Like most organic products, Horizon's products first found shelf space in tiny "boutique" health food stores like Whole Foods Market, which began with a single store in Austin, TX, and Wild Oats, which opened its first store in Boulder, CO. Both retailers are now megachains with staggering sales totals. Whole Foods, which now boasts 100 stores in 20 states, racked up sales of $749 million in 1995; $946 million in 1996; $1.1 billion in 1997; $1.4 billion in 1998; and $1.6 billion last year.

Wild Oats posted similar percentage increases: In 1996 sales were $192 million, rising to $721 million last year. Both chains are now publicly owned companies.

Certainly, health food companies are no longer alone in this burgeoning market sector. General Mills introduced Sunrise cereal last year, which is produced from organically grown corn and wheat, and recently purchased Small Planet Foods, a leading producer of organic food products based in Sedro-Woolley, WA. Small Planet had $60 million in sales last year.

Why target the organic market? General Mills spokesperson Pam Becker says the company's reasoning is a no-brainer.

"Organic foods are a fit with our strategic growth," Becker says. "Demand has been growing 20% per year, and the fact is there are a lot of consumers who care and they want a choice. So we are answering that demand. In fact, we are test marketing organic flour right now."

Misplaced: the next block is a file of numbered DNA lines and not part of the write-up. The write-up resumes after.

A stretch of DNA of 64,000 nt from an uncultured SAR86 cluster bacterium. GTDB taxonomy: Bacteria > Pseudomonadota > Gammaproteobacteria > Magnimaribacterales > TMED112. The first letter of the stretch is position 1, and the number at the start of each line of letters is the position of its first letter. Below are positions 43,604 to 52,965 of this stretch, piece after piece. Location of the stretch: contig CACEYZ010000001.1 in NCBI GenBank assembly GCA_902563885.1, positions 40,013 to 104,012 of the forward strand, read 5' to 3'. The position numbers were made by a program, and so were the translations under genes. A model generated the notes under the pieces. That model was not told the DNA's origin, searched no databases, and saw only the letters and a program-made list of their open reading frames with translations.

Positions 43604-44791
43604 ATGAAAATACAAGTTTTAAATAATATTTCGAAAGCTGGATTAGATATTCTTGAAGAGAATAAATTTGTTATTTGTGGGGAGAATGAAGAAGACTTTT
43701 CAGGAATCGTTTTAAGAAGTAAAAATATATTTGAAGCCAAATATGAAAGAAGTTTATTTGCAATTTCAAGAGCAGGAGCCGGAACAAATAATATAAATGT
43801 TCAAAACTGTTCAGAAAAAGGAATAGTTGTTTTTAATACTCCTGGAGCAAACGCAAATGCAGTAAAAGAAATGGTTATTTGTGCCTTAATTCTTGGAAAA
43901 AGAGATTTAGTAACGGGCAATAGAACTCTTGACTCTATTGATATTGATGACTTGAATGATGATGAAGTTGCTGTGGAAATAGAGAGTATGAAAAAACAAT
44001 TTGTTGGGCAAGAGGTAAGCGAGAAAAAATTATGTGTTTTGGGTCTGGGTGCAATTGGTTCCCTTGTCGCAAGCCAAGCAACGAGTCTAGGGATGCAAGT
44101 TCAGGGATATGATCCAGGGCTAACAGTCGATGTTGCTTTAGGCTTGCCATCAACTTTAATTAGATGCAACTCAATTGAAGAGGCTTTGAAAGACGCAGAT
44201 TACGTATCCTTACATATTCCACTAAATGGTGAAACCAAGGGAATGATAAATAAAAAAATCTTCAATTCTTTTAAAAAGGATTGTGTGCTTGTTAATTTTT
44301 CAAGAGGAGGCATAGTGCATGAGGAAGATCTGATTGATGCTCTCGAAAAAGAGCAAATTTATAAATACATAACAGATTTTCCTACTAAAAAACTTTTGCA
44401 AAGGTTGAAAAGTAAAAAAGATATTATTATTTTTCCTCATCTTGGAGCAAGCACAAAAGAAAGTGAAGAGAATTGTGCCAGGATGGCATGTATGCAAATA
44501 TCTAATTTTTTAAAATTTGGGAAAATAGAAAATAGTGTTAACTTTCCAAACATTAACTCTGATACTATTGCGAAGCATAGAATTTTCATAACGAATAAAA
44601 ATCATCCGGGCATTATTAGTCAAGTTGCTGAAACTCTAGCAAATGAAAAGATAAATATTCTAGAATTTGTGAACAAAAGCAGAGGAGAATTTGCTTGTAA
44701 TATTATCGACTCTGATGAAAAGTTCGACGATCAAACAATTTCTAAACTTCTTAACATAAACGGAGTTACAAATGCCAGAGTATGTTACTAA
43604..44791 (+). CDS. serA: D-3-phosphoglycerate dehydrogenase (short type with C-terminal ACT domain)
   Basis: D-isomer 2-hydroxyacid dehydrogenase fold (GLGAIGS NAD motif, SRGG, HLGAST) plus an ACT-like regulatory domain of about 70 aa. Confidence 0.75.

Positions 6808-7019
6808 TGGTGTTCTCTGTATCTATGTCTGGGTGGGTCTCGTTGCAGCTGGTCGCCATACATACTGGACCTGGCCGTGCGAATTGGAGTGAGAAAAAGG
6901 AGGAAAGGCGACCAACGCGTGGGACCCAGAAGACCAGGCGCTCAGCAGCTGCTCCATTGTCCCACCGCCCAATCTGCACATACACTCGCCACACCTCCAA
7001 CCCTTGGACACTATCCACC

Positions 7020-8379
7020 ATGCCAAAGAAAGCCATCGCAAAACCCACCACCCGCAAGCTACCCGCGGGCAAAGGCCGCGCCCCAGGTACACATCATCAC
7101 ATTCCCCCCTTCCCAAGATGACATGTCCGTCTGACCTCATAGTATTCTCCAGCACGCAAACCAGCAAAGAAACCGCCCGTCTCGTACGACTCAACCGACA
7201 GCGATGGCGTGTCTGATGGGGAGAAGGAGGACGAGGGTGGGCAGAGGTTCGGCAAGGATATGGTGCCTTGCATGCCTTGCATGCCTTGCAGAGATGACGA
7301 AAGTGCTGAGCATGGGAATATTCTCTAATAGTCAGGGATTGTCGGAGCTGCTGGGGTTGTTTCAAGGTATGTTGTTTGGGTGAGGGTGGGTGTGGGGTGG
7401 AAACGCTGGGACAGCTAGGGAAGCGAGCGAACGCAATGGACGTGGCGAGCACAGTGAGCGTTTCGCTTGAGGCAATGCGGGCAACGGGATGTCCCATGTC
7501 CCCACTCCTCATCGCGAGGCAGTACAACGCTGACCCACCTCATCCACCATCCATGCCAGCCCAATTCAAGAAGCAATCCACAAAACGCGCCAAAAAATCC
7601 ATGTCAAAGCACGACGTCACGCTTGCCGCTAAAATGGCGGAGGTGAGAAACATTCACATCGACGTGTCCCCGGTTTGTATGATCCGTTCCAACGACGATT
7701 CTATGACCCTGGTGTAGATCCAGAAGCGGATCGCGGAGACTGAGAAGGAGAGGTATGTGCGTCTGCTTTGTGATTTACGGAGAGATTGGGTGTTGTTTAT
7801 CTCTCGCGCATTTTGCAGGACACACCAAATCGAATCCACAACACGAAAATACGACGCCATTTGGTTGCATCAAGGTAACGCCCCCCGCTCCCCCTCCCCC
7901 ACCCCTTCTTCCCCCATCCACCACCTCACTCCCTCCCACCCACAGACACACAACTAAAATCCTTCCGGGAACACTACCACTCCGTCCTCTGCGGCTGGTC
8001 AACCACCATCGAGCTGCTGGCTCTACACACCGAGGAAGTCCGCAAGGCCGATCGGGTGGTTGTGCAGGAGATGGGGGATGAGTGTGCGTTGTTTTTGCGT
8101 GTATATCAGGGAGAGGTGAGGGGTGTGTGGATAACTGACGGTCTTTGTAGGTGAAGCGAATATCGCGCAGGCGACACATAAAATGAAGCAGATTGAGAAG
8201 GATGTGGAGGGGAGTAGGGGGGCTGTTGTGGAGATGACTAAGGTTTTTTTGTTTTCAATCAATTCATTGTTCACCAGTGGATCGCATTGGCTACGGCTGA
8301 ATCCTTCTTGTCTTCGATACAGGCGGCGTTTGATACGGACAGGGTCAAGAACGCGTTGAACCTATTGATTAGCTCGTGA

Paving the way. To help farmers tap this growing market, some progressive states are helping them get certified. In Minnesota, farmers can apply for cost-share money to pay for the required inspections.

"Last fall we began reimbursing organic farmers for two-thirds of the inspection costs," says Prescott Bergh, organic production coordinator for the Minnesota Department of Agriculture. "We had 187 applicants for the program, and my best guess is that currently there are 300 to 400 organic farmers in the state.

"We looked at what Europe is doing, and found out that they are about 15 years ahead of us. Many European countries have a stated goal that they want 10% of their acreage organic, and they are helping farmers get there. We are headed in the same direction."